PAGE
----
Earlier this week Haiti was hit by Hurricane Matthew, which destroyed buildings and infrastructure, leaving the south-west of the country largely cut off. Hundreds of people are reported to have died. MSF teams are assessing the needs of affected communities, and have already provided first aid and medical supplies. Here Daan, a doctor in MSF's maternity hospital in Port-au-Prince, blogs about the impact of the storm on the maternity ward...
As I wrote a while ago, the number of babies admitted in our mother and child hospital can be a lot higher during the ‘birth peak’. This peak traditionally (and not coincidentally) takes place about nine months after the February carnival.
And yes indeed, the baby boom has started about 1.5 months ago. A bit early, you might say? True, it’s not yet nine months after the carnival. But since we mostly take care of complicated pregnancies, a lot of the children born in our hospitals are arriving prematurely.
So imagine a full neonatal department. Too many babies in each ward. Too close to each other for us to be comfortable.
From experience we know that the fuller the ward is and the closer the babies are to each other, the more infections are transmitted from one vulnerable newborn to another. Even though we already focus very much on infection control, it’s almost impossible to avoid a rise in infections when we are overcrowded.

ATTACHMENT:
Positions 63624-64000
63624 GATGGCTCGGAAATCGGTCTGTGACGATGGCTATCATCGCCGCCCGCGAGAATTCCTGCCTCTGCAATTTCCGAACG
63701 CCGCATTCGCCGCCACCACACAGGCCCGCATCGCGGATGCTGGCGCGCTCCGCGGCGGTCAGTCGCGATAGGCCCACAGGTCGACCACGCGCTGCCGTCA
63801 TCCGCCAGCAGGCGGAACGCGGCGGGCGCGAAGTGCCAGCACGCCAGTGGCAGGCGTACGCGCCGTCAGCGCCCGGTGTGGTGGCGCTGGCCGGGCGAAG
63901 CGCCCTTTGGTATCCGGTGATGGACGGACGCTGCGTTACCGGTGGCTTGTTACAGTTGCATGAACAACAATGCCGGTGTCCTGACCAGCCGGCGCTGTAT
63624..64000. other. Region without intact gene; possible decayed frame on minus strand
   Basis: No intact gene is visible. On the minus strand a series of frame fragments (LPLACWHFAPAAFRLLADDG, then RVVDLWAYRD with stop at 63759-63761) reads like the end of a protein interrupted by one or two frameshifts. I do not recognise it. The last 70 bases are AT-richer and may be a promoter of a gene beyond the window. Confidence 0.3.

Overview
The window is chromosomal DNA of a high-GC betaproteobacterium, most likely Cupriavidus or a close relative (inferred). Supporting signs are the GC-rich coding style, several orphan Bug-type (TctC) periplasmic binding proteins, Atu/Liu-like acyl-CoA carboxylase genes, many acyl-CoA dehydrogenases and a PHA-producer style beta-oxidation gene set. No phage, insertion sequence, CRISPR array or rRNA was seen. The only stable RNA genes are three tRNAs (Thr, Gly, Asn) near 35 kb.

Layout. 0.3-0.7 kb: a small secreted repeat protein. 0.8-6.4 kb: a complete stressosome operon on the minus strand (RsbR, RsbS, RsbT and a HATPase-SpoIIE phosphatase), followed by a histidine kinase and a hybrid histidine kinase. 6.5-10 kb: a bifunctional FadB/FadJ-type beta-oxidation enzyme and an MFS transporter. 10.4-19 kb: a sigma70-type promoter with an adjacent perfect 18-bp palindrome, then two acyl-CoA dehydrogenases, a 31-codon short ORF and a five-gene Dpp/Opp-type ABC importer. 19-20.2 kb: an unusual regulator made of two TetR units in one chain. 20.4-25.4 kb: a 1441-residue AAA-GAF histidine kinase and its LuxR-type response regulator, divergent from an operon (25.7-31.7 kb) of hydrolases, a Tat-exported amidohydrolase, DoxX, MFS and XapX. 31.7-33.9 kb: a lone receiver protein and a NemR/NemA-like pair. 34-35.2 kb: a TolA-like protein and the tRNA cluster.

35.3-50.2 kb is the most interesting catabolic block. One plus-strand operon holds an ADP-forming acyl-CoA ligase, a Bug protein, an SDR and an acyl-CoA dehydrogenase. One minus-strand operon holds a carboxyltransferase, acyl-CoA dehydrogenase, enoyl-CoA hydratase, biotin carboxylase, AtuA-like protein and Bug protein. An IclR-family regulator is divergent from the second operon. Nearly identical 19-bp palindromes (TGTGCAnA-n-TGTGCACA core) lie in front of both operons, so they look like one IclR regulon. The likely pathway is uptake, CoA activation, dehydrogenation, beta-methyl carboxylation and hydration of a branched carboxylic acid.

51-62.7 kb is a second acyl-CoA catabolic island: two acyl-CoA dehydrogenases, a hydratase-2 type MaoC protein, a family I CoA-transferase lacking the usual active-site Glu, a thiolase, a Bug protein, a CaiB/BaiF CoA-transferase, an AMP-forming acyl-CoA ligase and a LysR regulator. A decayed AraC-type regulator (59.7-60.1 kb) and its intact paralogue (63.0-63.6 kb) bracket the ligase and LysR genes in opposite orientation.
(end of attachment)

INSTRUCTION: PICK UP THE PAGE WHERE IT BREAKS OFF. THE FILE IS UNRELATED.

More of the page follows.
And then nature struck.
Hurricane Matthew (not our house mate, epidemiologist Mathieu, but a real tropical cyclone with 230km/h winds and torrential rains) just hit Haiti this week.
Our team is safe, fortunately.
We had strong winds (and some chairs flying around outside our house) in Port-au-Prince, and a lot of rain, but no dramas.
It’s hard to imagine that we could receive even more babies, but necessity knows no law.
But the south-west of Haiti got struck really badly. Matthew destroyed houses and crops, and caused massive flooding.
There may be increased medical needs related to the hurricane in many communities, which the government, MSF and other actors might have to address. We will see what happens.
In the mean time, I'm focused on our neonatal ward. We are now dealing with many more births than usual. As many other hospitals are closed due to the disaster, our hospital, which is usually only for complex cases, is now accepting all pregnant women.
It’s hard to imagine that we could receive even more babies, but necessity knows no law. We have set up some extra cots in a little ward right next to our department in order to be prepared for the night and the next couple of days...
Image shows patients arriving at MSF’s Centre de Référence en Urgence Obstétricale (CRUO) in Port-au-Prince, Haiti, October 20, 2015. Photo by Shiho Fukada for Médecins Sans Frontières